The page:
Cape Town is facing a water crisis



Empty plastic water bottles hung from a wire.

Sandile Lukhozi, Reporter

The city of Cape Town in South Africa is set to run out of water in the next three months, according to the City’s official website.

Cape Town has been battling with water crisis following a drought which began in 2015. However, the situation has intensified in recent months resulting in the city officials labeling the day when the city finally runs out of the water as “Day Zero.”

With nearly 2.4 million residents, Cape Town is currently the second largest city in South Africa after Johannesburg and the city’s officials have been urging residents to use water wisely.

According to the city’s Executive Mayor, Patricia De Lille, it is now in the hands of the residents to “stop wasting water.”

“The people who are still wasting water seem to believe that Day Zero just can’t happen or that the City’s seven augmentation projects – set to produce around 200 million liters per day – will be enough to save us. This is not the case,” De Lille said on the City’s official website. “While our water augmentation program will make Cape Town more water resilient in the future, it was never going to be enough to stop Day Zero.”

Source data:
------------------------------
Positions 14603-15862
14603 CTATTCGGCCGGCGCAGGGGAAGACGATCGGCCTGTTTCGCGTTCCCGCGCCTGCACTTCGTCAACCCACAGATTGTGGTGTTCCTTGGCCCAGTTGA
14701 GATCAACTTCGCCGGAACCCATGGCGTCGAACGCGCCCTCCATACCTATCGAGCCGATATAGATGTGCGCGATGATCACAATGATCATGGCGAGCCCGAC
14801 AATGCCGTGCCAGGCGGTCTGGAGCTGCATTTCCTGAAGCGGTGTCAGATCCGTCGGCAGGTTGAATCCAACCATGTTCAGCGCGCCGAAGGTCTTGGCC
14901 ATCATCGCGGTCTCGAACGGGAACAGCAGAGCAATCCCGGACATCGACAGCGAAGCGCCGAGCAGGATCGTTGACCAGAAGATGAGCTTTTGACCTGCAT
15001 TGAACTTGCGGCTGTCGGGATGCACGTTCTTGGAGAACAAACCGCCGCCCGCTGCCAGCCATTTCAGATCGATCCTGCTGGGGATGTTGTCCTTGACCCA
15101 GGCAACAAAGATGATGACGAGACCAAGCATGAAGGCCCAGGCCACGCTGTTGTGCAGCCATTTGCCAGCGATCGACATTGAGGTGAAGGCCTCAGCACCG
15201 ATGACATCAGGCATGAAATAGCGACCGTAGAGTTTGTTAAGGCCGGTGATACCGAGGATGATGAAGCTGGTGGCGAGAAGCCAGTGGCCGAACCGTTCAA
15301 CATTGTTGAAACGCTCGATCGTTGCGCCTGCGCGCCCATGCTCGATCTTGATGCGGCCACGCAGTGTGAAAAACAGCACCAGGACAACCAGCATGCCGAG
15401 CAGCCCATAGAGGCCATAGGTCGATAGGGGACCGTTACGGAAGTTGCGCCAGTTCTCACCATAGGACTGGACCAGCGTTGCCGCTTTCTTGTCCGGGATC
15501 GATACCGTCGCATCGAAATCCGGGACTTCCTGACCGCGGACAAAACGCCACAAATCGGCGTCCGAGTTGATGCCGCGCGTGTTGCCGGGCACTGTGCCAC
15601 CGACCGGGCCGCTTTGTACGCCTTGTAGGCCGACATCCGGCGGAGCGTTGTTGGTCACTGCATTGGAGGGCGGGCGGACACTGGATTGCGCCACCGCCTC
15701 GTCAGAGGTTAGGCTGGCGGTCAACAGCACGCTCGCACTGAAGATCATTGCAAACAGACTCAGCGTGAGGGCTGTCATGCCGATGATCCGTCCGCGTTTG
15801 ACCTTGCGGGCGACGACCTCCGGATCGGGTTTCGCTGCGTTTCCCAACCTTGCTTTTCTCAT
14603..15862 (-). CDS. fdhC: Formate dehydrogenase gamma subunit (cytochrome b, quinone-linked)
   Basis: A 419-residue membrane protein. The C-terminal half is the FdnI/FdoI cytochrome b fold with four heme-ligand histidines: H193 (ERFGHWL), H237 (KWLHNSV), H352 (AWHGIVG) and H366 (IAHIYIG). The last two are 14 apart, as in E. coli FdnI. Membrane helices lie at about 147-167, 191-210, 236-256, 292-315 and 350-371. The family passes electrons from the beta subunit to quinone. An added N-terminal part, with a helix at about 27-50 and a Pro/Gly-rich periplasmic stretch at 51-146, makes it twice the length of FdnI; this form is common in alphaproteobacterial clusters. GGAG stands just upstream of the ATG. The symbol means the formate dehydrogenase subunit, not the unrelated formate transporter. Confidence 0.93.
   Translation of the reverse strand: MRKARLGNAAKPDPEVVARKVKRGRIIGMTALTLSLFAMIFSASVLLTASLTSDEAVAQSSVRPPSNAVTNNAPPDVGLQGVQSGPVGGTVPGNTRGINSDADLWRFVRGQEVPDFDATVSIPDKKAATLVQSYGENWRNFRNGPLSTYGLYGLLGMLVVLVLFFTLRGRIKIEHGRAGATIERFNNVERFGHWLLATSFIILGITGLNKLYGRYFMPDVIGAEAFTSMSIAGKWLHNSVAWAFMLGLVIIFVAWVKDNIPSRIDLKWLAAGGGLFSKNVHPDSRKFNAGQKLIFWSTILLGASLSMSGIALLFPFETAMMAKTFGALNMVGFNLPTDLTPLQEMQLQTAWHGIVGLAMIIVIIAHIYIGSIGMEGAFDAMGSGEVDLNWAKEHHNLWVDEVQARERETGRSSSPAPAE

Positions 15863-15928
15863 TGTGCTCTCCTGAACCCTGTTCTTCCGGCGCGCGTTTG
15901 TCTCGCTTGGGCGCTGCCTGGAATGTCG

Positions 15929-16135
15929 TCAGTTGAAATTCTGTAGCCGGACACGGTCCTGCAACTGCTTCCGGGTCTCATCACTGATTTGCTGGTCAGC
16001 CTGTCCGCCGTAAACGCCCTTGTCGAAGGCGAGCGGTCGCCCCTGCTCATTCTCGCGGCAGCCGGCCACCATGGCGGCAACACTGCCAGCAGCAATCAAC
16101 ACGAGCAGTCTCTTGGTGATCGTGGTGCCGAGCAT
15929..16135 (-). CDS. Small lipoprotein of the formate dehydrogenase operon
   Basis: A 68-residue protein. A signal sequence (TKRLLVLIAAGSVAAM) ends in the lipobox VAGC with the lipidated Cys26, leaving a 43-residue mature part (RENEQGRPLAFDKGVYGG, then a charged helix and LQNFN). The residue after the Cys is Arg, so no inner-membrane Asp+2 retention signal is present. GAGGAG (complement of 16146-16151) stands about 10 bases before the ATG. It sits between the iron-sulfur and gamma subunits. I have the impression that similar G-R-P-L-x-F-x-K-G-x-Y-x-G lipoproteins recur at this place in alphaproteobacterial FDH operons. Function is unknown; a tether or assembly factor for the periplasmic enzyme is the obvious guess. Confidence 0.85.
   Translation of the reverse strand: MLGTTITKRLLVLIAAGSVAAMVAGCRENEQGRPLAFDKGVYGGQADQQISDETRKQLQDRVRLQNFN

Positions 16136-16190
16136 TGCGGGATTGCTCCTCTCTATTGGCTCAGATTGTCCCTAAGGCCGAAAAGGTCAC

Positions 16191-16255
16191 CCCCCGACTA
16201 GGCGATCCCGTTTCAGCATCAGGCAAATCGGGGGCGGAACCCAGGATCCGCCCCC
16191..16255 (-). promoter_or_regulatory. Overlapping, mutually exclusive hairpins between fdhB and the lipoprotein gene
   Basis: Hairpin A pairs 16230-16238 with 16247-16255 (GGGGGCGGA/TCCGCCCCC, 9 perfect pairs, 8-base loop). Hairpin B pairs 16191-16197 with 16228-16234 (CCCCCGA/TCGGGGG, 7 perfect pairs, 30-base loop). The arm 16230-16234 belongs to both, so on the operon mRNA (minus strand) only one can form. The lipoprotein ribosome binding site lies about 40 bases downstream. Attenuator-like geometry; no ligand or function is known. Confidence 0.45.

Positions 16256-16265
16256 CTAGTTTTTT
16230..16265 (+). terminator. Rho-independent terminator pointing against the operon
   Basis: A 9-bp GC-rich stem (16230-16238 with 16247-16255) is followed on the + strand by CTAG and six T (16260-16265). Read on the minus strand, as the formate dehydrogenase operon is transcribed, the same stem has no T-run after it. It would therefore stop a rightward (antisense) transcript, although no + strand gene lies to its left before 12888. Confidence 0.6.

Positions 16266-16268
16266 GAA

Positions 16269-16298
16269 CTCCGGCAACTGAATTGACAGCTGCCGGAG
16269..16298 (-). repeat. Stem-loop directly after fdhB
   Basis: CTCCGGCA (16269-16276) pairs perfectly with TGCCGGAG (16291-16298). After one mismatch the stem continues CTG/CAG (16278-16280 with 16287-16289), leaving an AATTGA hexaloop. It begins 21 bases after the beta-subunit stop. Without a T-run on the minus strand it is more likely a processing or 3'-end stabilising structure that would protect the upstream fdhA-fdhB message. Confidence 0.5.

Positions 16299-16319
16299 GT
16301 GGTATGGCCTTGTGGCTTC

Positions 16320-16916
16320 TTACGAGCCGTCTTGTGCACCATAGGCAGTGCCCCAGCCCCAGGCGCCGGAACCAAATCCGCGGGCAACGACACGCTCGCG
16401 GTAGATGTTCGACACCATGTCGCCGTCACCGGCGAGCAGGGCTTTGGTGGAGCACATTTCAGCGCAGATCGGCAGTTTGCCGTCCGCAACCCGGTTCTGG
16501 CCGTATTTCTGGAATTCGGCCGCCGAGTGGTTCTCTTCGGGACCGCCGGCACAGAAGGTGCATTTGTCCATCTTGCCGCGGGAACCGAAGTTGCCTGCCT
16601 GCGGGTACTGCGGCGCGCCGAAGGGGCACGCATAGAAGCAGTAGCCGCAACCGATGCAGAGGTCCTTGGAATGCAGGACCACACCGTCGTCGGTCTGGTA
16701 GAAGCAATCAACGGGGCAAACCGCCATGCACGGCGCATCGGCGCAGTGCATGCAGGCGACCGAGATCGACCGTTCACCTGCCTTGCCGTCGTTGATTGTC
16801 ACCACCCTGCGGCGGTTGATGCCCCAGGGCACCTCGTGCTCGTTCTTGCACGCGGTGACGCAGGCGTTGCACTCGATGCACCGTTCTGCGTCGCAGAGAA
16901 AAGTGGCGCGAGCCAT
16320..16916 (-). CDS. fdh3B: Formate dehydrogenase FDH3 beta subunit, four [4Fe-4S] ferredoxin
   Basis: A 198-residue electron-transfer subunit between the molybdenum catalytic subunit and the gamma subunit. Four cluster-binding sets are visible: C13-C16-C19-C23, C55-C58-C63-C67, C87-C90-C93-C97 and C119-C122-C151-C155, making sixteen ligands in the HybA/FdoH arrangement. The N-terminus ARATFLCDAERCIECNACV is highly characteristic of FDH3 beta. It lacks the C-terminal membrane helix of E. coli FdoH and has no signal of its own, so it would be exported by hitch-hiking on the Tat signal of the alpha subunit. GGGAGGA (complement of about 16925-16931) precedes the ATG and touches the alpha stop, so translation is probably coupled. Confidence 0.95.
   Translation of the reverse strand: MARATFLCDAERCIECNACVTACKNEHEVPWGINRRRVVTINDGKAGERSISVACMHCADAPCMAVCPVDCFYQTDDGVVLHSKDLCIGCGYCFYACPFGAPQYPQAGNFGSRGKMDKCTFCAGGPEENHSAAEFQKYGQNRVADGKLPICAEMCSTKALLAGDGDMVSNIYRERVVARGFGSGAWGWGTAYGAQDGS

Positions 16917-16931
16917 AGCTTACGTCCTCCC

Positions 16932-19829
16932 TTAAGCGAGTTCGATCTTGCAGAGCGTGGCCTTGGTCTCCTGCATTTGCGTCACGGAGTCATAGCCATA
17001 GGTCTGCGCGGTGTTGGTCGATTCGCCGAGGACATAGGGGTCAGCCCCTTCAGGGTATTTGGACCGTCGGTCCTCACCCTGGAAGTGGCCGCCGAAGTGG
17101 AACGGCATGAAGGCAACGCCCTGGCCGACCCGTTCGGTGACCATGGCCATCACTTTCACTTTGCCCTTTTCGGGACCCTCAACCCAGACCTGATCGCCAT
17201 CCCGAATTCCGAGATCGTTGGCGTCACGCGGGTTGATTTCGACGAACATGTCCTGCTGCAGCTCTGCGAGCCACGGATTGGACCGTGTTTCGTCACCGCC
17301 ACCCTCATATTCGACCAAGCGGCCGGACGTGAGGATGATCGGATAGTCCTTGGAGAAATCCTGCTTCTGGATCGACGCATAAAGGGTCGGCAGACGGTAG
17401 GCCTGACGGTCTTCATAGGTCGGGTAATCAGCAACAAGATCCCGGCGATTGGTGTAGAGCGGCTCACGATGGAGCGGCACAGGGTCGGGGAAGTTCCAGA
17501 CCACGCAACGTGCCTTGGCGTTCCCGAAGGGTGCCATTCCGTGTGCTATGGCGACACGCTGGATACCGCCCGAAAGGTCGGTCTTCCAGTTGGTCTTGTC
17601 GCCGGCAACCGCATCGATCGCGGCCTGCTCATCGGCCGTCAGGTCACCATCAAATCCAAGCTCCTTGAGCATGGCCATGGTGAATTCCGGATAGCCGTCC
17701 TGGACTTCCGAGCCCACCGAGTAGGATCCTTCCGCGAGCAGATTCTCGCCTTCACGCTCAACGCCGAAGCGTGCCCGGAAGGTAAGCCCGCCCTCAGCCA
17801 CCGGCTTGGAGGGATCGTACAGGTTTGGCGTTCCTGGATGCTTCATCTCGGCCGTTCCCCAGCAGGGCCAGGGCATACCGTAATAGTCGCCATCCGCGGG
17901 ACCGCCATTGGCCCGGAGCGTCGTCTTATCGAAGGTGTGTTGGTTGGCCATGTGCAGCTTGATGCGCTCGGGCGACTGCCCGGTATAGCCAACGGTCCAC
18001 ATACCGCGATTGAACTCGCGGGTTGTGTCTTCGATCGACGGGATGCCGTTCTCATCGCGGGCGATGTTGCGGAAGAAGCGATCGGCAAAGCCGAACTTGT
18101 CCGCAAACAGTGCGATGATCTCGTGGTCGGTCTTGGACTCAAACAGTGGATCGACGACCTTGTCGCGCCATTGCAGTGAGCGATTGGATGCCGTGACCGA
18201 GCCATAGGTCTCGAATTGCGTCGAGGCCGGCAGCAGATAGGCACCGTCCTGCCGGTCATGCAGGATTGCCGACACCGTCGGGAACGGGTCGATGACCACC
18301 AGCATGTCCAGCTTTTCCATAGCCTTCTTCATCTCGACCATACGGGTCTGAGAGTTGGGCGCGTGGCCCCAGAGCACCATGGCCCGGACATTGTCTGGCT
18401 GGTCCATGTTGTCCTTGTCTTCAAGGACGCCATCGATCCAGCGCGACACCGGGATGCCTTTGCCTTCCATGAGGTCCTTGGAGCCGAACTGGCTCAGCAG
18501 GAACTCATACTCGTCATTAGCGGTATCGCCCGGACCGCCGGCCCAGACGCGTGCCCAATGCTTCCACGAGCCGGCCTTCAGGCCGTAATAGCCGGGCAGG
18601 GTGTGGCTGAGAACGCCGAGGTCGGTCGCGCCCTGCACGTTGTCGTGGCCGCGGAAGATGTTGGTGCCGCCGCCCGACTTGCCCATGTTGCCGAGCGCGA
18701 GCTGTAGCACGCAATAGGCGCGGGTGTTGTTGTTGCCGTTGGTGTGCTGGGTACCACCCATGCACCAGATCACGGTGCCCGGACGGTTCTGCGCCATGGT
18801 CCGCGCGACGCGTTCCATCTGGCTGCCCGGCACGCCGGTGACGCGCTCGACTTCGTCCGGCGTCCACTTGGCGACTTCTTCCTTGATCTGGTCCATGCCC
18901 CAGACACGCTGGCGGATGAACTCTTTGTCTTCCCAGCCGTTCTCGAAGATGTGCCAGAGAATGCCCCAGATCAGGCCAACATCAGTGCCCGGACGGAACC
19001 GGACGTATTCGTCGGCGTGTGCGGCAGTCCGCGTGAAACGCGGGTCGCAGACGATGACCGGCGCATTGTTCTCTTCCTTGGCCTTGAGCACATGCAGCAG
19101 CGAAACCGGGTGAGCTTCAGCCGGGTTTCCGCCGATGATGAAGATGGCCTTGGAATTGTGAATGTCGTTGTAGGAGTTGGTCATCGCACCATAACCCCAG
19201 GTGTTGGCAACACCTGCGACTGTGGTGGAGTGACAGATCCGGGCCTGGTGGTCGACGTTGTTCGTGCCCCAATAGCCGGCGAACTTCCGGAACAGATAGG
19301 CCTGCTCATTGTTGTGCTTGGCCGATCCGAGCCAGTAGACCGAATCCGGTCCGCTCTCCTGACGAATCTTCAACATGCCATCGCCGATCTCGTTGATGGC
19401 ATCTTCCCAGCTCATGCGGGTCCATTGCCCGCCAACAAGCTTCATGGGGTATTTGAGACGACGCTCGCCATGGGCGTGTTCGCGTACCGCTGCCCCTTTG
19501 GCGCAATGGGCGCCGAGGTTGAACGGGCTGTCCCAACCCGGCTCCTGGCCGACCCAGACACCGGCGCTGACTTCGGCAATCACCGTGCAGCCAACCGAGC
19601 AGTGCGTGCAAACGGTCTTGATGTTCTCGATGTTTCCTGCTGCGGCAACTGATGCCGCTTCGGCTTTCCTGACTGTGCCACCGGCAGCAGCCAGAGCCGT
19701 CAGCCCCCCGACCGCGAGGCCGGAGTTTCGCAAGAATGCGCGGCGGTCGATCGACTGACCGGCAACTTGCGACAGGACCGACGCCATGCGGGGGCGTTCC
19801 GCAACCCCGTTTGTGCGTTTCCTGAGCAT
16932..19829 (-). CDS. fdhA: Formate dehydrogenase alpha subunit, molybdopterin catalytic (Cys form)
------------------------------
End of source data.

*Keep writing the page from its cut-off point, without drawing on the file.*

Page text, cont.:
As a result of continued water crises, the new city restrictions have set a maximum consumption of 50 liters (23 gallons) of water on each person per day.

According to an article by CNN on Jan. 26, Day Zero is expected to come not any far less than April 12.

Capetonian, Darryn Ten, was quoted by CNN saying some people, including himself, are leaving Cape Town until the water crisis has stabilized.

“Basically, everyone I know who is in the position to be able to leave is doing so,” Ten said. “The consensus is that everyone who can get out of town should do so in order to help lessen the burden.”

Dave White, a professor in the School of Community Resources and Development at Arizona State University believes that Cape Town’s water crisis should send a strong message to several cities worldwide, including America.

According to a South African writer, Malaika Mahlatsi, the same effort of restoring water given to Cape Town should also be given to other rural communities who are facing the same problem in South Africa.